It was a busy day for éirígí activists in Baile Átha Cliath yesterday, Saturday March 15. The day began with the Anarchist Bookfair, which opened at 11am in the Teachers’ Club on Parnell Square in Dublin City centre. This annual event, which has grown in strength since its inception three years ago, represents a valuable showcase for many of Ireland’s progressive organisations.
éirígí, Shell to Sea, the Workers’ Solidarity Movement, the Ireland-Palestine Solidarity Campaign, Residents Against Racism, the Irish Socialist Network and the Seomra Spraoi Social Centre were among the groups present. The éirígí stall attracted plenty of interest with many taking the opportunity to find out more about the party and the campaigns that it is involved in.
While the bookfair continued throughout the day a group of éirígí activists in west Dublin’s Clondalkin braved the rain and wind to stage the first in a series of local area protests against both British royal visits to Ireland and the ongoing occupation of the six counties. The protest, which attracted regular supportive car horn beeps from passing motorists, was the first public protest by éirigi in this area of Dublin.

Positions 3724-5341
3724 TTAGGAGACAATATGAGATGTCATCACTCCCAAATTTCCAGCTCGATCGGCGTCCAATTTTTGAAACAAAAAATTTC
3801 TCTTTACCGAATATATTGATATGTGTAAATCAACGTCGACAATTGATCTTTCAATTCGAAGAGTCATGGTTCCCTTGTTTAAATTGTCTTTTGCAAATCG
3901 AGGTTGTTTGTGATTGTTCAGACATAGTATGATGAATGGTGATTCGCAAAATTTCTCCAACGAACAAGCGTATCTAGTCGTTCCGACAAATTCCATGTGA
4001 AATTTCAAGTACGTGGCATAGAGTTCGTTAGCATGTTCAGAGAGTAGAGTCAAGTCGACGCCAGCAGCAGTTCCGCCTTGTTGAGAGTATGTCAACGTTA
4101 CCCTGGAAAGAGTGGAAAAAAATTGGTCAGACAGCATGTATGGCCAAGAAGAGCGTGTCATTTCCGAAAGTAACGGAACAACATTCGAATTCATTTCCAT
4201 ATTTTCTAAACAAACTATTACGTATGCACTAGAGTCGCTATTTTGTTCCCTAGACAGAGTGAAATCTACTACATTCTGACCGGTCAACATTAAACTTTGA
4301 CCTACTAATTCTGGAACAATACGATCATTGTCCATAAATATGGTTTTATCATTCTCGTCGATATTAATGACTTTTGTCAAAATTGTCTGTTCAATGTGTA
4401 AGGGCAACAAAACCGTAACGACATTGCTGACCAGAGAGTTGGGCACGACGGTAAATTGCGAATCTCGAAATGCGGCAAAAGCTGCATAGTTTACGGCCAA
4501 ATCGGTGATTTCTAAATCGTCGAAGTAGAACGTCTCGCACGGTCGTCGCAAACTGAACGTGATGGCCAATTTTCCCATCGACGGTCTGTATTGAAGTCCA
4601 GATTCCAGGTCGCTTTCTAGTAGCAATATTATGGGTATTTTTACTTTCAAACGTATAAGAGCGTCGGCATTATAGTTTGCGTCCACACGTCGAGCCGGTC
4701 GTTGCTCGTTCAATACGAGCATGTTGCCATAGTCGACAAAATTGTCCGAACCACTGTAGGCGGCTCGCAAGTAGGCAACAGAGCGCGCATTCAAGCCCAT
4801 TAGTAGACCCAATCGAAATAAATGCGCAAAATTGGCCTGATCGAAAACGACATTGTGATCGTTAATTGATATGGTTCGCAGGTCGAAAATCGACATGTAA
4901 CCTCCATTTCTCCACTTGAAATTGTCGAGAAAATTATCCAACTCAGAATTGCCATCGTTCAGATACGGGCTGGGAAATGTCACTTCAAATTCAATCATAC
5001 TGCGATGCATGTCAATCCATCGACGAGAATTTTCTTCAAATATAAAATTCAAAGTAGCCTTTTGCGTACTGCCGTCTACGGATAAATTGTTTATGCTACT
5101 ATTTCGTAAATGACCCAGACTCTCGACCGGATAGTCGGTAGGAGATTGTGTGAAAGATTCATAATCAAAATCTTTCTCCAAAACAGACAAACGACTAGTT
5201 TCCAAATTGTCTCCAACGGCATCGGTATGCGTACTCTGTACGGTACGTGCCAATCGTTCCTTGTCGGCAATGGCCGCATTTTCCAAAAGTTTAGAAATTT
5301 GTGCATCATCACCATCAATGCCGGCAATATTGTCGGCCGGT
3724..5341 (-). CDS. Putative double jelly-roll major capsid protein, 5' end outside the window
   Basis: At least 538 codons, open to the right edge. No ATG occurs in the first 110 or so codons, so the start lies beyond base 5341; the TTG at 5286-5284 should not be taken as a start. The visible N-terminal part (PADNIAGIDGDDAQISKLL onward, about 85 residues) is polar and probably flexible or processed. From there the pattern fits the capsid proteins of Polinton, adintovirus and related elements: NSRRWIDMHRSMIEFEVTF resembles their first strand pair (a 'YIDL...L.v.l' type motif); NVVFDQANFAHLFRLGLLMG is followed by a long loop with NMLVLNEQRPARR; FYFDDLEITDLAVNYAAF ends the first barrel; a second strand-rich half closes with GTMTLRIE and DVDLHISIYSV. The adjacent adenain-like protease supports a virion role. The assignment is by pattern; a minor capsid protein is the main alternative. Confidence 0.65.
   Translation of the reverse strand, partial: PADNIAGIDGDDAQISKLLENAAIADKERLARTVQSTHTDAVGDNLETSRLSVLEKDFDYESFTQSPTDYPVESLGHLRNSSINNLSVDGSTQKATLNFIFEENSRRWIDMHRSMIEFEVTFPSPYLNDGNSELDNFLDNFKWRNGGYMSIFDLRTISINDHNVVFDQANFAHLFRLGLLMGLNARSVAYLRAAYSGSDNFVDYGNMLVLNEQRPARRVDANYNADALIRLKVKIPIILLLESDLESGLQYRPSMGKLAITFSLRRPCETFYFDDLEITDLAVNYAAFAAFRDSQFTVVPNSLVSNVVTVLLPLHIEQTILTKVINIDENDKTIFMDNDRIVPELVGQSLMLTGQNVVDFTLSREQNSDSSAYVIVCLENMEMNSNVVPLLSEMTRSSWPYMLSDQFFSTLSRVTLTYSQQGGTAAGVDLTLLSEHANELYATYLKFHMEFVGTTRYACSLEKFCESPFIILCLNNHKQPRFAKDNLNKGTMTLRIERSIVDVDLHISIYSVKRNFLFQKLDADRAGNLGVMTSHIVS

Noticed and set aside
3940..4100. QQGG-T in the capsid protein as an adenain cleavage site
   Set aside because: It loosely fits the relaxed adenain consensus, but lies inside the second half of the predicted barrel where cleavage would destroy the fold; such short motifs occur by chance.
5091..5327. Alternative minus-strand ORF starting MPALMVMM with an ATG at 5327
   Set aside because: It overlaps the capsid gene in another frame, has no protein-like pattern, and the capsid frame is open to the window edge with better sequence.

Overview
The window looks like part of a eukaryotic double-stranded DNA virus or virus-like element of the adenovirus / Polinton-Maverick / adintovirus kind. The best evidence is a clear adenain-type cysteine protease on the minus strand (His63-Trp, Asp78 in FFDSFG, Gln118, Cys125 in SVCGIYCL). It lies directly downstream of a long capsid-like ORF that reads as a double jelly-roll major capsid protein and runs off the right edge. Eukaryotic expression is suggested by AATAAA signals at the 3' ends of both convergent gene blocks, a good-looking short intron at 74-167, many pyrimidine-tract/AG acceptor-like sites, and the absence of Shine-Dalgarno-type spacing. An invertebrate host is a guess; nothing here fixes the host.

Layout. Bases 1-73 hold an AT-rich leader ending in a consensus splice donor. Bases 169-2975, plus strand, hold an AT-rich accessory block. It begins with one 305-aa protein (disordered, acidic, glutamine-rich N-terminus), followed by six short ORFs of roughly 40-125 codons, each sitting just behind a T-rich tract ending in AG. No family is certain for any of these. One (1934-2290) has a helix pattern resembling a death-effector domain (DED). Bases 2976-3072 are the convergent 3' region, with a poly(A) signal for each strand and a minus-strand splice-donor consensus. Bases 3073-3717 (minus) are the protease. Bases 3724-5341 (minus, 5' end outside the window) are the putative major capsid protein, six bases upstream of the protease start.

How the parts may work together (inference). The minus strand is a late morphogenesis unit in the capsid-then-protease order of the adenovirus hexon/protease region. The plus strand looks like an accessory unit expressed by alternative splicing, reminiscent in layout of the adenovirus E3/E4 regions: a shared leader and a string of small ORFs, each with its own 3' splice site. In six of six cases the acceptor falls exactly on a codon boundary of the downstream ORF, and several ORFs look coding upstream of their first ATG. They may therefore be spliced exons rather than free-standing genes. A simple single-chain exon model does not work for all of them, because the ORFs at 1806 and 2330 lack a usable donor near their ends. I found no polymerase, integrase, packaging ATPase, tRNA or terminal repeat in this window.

Several hundred leaflets were distributed to pedestrians and motorists alike during the course of the one-hour protest. éirígí chairperson Brian Leeson, who was at the protest, commented on how it was another positive step in éirígi’s development,
‘While we have previously distributed 1916 Proclamations and other éirígi material to thousands of homes in the Clondalkin area this is the first time that we have had a public protest in the area. This part of Dublin has historically had a large republican constituency and to judge by the positive reaction of people here today that hasn’t changed.’
Brian continued by encouraging people in Clondalkin to become involved in supporting éirígí campaigns in the area, ‘Over the course of the last couple of months éirígí has begun to develop a local organisation in the Clondalkin and Lucan area. I’d like to take this opportunity to ask republicans and socialists living here to get involved in supporting us as we build popular opposition to both the British occupation and the current socio-economic system.’
On Saturday evening up to 150 people attended an éirígí function in the Ayrefield social centre in Coolock on Dublin’s northside. The event was organised to commemorate the 150th anniversary of the founding of the Irish Republican Brotherhood on St Patrick’s Day in 1858.
While the musicians took a well deserved break éirígí’s Breandán Mac Cionnaith gave a brief summary of the foundation and history of the Fenian movement before asking for a minute’s silence in memory of Rosemary Nelson who was murdered by a pro-British death squad on March 15, 1999.
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